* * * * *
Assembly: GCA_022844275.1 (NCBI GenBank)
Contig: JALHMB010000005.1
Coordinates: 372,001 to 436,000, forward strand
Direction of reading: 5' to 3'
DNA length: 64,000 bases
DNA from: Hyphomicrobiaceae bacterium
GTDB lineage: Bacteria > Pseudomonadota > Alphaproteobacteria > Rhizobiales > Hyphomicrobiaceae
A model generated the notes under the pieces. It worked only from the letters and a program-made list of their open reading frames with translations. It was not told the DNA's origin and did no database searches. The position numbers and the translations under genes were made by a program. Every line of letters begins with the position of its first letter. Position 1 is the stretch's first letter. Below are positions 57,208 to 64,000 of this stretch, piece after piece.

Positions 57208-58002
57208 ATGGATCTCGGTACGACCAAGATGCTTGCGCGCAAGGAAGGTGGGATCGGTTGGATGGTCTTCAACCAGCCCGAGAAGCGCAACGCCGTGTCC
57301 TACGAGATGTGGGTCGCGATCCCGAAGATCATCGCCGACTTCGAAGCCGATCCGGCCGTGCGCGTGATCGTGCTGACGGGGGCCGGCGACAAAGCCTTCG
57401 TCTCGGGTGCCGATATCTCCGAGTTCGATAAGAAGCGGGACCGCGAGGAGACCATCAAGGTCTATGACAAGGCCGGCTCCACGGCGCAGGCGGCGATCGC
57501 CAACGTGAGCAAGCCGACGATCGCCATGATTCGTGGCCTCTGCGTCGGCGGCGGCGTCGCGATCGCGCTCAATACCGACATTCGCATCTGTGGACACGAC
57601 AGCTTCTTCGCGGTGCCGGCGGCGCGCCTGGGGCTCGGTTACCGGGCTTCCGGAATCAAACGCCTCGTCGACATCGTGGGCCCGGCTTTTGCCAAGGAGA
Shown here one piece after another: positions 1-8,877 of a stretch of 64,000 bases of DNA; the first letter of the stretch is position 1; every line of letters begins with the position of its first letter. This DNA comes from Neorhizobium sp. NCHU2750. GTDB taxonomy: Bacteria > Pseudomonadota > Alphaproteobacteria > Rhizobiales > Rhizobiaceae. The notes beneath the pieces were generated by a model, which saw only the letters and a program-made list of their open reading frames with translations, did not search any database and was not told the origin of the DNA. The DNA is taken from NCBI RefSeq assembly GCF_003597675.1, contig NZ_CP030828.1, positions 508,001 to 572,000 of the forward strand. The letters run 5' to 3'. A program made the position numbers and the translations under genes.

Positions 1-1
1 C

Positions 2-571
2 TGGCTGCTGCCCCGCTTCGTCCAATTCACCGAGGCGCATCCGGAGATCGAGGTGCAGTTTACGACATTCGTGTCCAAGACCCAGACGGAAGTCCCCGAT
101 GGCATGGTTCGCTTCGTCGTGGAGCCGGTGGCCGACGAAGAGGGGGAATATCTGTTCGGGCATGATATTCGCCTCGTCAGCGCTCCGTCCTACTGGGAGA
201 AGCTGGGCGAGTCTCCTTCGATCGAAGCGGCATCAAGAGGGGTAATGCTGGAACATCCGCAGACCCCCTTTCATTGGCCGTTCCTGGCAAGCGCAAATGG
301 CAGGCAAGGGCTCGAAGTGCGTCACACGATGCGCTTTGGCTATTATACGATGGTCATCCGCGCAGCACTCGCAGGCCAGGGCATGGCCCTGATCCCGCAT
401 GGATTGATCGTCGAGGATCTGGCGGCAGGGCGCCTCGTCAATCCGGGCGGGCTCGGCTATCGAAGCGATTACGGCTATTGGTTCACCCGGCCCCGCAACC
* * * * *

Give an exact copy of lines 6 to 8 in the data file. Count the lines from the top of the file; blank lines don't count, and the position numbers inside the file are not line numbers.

DNA from: Hyphomicrobiaceae bacterium
GTDB lineage: Bacteria > Pseudomonadota > Alphaproteobacteria > Rhizobiales > Hyphomicrobiaceae
A model generated the notes under the pieces. It worked only from the letters and a program-made list of their open reading frames with translations. It was not told the DNA's origin and did no database searches. The position numbers and the translations under genes were made by a program. Every line of letters begins with the position of its first letter. Position 1 is the stretch's first letter. Below are positions 57,208 to 64,000 of this stretch, piece after piece.